After Filing with 70%, UAW loses 44%-56% in Alabama

Alabama Mercedes UAW activists rally in Tuscaloosa (UAW)

Earlier this week, many within the UAW believed the union would win in its election at Mercedes. Union advocates told us that, like in Chattanooga, where workers won a union election last month with 73% voting in favor, Mercedes workers in Vance, Alabama, would vote for a union by a similar margin. 

However, Volkswagen had two prior union elections in 2014 and 2019 that were lost by similar margins to the margin of defeat at Mercedes. At Volkswagen, workers had heard all the manipulation of the boss two times prior and rejected it. (See our interview with a previously anti-union worker at Volkswagen, who describes how he changed overtime)

This was their first union election in 25 years of fighting for one at Mercedes. Mercedes responded swiftly, promising workers that they would do better. They even fired their plant manager and brought in a new one. 

After filing with 70%, the UAW believed they would maintain their margin. However, the union, in the face of manipulation and a disinformation campaign, bled support. Many workers bought Mercedes’ pleas to give them another chance and voted against the UAW. 

Kirk Garner, Vice President of UAW Local 112, the minority union at Mercedes, said the union was caught off guard. The company conducted physiological profiles of workers and only invited “persuadable” workers to anti-union meetings. 

In these meetings, Mercedes offered workers time off of the grueling assembly line and asked workers to “give them another chance.” 

Many workers fell for the company’s plea to “give them another chance.” Kirk Garner, Vice President of UAW Local 112, says that is precisely why legal changes need to be made to bar the manipulative power dynamics of captive audience union meetings.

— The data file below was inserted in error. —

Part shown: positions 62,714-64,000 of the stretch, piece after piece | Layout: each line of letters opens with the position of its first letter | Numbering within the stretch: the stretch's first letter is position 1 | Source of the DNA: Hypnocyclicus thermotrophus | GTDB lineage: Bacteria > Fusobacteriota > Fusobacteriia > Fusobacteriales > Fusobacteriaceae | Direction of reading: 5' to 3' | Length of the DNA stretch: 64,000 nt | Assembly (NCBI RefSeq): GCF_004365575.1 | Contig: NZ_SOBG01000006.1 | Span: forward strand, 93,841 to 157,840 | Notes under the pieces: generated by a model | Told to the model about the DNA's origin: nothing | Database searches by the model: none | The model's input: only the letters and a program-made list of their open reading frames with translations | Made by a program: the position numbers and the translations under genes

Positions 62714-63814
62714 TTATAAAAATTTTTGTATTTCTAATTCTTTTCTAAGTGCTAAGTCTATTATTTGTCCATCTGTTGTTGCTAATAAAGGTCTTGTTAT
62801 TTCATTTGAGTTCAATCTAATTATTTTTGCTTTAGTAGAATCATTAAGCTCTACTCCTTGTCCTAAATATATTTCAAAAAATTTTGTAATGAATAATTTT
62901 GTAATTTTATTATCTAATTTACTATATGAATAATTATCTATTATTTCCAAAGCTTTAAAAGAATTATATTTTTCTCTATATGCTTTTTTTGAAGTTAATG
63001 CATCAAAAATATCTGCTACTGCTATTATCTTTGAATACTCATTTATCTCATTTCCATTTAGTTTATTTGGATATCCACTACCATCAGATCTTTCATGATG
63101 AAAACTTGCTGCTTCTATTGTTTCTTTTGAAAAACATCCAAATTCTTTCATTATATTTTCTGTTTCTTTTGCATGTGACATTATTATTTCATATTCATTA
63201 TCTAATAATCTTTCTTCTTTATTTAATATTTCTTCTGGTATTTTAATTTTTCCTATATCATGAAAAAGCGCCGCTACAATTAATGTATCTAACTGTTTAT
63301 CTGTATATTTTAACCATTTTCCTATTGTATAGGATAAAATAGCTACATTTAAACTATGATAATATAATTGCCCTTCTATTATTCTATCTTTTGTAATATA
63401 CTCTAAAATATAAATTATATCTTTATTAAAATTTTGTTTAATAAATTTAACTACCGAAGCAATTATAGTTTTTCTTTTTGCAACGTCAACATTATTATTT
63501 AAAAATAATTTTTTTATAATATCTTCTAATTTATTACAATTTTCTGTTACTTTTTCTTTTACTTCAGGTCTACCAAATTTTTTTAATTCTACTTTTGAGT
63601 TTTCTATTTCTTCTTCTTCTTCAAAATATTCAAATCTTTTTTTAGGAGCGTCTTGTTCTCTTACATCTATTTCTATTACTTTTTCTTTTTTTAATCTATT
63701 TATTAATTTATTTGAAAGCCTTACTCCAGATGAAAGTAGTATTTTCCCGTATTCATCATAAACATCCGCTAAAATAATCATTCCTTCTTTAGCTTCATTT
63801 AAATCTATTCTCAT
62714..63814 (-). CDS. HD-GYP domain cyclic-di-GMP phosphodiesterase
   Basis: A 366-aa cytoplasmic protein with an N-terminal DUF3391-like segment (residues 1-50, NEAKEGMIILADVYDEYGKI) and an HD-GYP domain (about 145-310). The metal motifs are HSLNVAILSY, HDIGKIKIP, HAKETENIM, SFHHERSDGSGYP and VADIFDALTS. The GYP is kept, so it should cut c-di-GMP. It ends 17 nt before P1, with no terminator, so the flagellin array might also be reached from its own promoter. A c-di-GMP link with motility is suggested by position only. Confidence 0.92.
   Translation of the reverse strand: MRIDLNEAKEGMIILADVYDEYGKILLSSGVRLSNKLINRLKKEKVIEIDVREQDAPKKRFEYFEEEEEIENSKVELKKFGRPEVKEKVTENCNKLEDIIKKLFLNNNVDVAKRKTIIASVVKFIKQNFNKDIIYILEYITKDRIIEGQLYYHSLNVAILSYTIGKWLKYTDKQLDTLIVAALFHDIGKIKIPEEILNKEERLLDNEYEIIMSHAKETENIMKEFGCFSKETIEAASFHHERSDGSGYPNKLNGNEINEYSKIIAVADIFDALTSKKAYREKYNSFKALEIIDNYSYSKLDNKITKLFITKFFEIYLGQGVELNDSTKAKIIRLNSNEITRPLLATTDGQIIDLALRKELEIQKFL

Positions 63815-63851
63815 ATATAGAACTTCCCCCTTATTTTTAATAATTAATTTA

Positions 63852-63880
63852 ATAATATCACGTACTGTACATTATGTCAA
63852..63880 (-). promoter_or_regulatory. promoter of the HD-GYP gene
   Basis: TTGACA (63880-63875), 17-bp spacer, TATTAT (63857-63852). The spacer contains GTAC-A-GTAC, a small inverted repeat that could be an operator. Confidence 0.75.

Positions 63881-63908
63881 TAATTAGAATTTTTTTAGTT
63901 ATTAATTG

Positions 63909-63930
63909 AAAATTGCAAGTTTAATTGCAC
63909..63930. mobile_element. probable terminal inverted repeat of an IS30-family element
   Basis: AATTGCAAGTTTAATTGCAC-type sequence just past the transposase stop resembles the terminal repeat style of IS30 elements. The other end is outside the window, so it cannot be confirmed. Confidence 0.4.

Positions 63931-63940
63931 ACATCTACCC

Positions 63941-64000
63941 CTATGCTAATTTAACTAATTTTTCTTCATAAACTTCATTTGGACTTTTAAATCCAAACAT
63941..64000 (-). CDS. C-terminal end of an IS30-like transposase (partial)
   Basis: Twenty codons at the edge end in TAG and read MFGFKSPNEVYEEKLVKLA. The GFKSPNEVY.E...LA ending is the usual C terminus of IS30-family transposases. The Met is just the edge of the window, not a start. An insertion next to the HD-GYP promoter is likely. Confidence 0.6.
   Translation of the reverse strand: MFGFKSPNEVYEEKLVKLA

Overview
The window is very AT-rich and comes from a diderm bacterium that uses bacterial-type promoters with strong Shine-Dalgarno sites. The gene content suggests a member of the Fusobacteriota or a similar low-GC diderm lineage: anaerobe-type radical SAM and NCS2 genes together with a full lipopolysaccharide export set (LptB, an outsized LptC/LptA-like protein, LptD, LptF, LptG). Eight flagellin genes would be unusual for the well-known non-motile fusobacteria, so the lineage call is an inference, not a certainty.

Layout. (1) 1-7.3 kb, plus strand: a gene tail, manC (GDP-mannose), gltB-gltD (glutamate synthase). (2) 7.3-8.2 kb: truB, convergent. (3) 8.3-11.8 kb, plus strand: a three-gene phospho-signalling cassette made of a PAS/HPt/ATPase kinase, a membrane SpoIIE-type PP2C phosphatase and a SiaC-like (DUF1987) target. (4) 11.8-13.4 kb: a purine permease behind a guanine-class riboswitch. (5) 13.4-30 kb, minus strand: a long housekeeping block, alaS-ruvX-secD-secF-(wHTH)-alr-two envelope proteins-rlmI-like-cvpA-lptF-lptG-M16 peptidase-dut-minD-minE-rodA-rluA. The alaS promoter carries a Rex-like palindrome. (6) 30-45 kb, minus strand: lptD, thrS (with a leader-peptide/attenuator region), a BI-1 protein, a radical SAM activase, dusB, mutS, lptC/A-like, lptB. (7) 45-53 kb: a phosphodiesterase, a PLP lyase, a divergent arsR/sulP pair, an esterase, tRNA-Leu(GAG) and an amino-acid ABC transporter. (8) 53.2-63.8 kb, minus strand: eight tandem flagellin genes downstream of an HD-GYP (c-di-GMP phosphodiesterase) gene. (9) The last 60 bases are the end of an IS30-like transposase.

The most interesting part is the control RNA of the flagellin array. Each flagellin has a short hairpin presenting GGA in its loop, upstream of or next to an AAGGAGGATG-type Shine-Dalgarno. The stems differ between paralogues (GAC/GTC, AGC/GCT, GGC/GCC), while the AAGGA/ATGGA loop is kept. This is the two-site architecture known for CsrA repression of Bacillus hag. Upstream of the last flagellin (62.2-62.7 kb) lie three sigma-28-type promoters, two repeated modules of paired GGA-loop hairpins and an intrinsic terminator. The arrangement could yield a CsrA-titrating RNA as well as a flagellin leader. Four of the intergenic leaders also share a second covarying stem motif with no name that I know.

“Hopefully, the Labor Board will flip the mandatory captive audience meeting room. And we won’t have to endure that again,” says Garner. 

Despite the loss, the 43% vote shows a solid support base within the plant. The union has filed several charges for illegal union-busting against Mercedes. 

Not only is the union pursuing legal measures in the US, but also in Germany, where a new law holds employers liable for practices like captive audience meetings that are illegal under German law. 

In Chattanooga, Volkswagen workers similarly filed with solid support, only to narrowly lose. Mercedes workers say they are not discussed and will fight again another day. Garner says that his union will continue to organize

“There will prolly be a quiet period for a while,” says Garner. “You know, two or three months not doing anything and then we will get back up in the fall.” 

Payday is releasing two podcasts with Kirk Garner that show how things changed throughout the union election. We will share those later in the week. 

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About the Author

Mike Elk
Mike Elk is an Emmy-nominated labor reporter and alumni of the Guardian. In addition to filing nearly 2,000 stories from 46 states, Elk traveled with Lula from Sáo Bernando do Campos all the way to the Oval Office in the White House. Credited by the Washington Post for being the first reporter to track the strike wave systematically, Elk started Payday Report using his NLRB settlement from being illegally fired for union organizing in 2015. He lives in his hometown of Pittsburgh and works frequently in Rio de Janeiro, where he attended college at PUC-Rio. He speaks both Portuguese and Pittsburghese fluently. His email is [email protected]